One of the surest signs of spring for stargazers is the constellation Leo high in the evening sky. This is a very special constellation for me, as it was the very first one I identified on my first night as an amateur astronomer decades ago.
One of the 12 traditional constellations of the zodiac, Leo is one of the best-known star patterns in the sky. It is made up of fairly bright stars, and has a clearly recognizable pattern — rather, two patterns. As seen from the Northern Hemisphere, Leo consists of a sickle or reversed question mark on the right and a right-angled triangle on the left.
The "period" at the bottom of the question mark is the first-magnitude star Regulus, which is Latin for "king," a fitting star for a lion. The three stars that form the triangle are Denebola on the left, Zosma above and a star known as Chertan or Chort at the right angle. [Best Night Sky Events of April 2015 (Stargazing Maps)]
Stargazers with telescopes will find many objects of interest in Leo. When you look into Leo, you are looking northward from the Milky Way galaxy, so your view is not obscured by gas, dust and nearby stars. As a result, Leo is one of the richest places to hunt for galaxies. Leo has some of the brightest and easiest-to-spot galaxies in the night sky.
Leo contains two "triplets" of galaxies: three galaxies that are both close together in our sky and actually close to each other, forming groups like our own Local Group of galaxies.
The first triplet consists of Messier 65, Messier 66 and NGC 3628, all of which are located between 35 million and 36 million light-years away from Earth. Messier 66 is one of the easiest galaxies for a beginning astronomer to view, as its high surface brightness makes it visible in quite small telescopes. It is also one of the few galaxies that can punch through the light pollution of our cities. M65 is almost as bright, but the third member of this triplet, NGC 3278, is a galaxy viewed on edge, and is much harder to spot.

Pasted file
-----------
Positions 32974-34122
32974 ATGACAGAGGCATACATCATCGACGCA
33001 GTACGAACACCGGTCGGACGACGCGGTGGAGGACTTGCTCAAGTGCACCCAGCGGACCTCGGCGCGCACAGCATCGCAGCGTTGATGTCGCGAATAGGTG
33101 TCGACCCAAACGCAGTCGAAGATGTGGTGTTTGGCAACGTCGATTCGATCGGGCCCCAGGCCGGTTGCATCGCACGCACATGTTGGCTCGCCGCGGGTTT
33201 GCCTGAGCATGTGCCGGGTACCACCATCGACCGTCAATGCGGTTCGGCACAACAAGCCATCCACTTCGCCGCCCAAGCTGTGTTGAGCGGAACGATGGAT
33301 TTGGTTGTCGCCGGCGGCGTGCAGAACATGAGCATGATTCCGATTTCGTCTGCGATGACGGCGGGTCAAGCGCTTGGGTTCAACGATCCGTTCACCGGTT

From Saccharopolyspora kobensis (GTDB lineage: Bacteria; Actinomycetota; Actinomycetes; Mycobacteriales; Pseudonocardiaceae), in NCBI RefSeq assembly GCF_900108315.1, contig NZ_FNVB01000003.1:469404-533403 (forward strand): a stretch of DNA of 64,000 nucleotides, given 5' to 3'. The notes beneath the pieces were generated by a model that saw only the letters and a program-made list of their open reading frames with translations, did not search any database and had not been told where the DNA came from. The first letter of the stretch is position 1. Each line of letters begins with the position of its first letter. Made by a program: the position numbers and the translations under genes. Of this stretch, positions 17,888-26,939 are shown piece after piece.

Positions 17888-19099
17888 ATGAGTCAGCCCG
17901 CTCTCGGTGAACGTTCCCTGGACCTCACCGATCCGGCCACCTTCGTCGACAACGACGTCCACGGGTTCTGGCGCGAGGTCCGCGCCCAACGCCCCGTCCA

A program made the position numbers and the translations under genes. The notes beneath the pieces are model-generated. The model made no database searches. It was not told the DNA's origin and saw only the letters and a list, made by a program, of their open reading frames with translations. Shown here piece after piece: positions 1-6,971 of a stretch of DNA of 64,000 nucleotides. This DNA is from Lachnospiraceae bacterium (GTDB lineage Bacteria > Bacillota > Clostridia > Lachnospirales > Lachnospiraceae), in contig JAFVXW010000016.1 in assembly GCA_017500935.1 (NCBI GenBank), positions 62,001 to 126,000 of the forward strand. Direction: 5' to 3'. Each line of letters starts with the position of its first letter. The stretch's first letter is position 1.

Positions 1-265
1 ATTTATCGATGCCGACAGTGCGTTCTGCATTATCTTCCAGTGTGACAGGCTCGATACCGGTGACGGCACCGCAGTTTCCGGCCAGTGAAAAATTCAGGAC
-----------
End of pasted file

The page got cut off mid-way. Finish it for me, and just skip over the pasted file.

The other triplet is located almost exactly halfway between Chertan and Regulus, and consists of three of Messier's galaxies: M95, M96 and M105. M105 was not part of Messier’s catalog as originally published, but was one of six objects that Messier added in handwriting in his own printed copy. Although these three are not as bright as M65 and M66, they are still among the easiest galaxies to spot. M96 and M105 are close together and 31 million to 32 million light-years away from Earth, while M95 is a little more distant, at 38 million light-years away.
While Leo's galaxies get a lot of attention, we shouldn't forget the nearby stars that make up the pattern of the constellation. Regulus itself, 79 light-years away, is a fine double star, easily split in binoculars. The primary star is bright blue-white in color, while the much fainter secondary star, 3 arcminutes away, is pale yellow in comparison.
Just above Regulus is the second-brightest star in Leo, Algieba, which is also a double star, one of the finest in the night sky. It is located 130 light-years from the sun. You will need a small telescope with a magnification of about 125X to split it into its two components, almost equal in brightness and both yellowish in color.
Leo is also home to one of my favorite variable stars, R Leonis, 370 light-years away. This is a classic Mira-type long-period variable, deep red in color. It varies over a period of 312 days between magnitude 4.4 and 11.3. This change in brightness results when the whole star gets larger and smaller, changing color in the process. When R Leonis is at its largest, if it were in the sun's position, it would reach as far as Mars' orbit. Despite its huge size, R Leonis contains only 70 percent as much mass as the sun. At its brightest, it is visible to the naked eye in a dark sky; at its dimmest, it requires a 70-mm telescope to be seen.
Because of its location close to Regulus, a wide range of brightness and good comparison stars nearby, R Leonis is an excellent target for anyone interested in beginning to observe variable stars. You can get charts to help you find it, as well as observing instructions, on the AAVSO's website: http://www.aavso.org.
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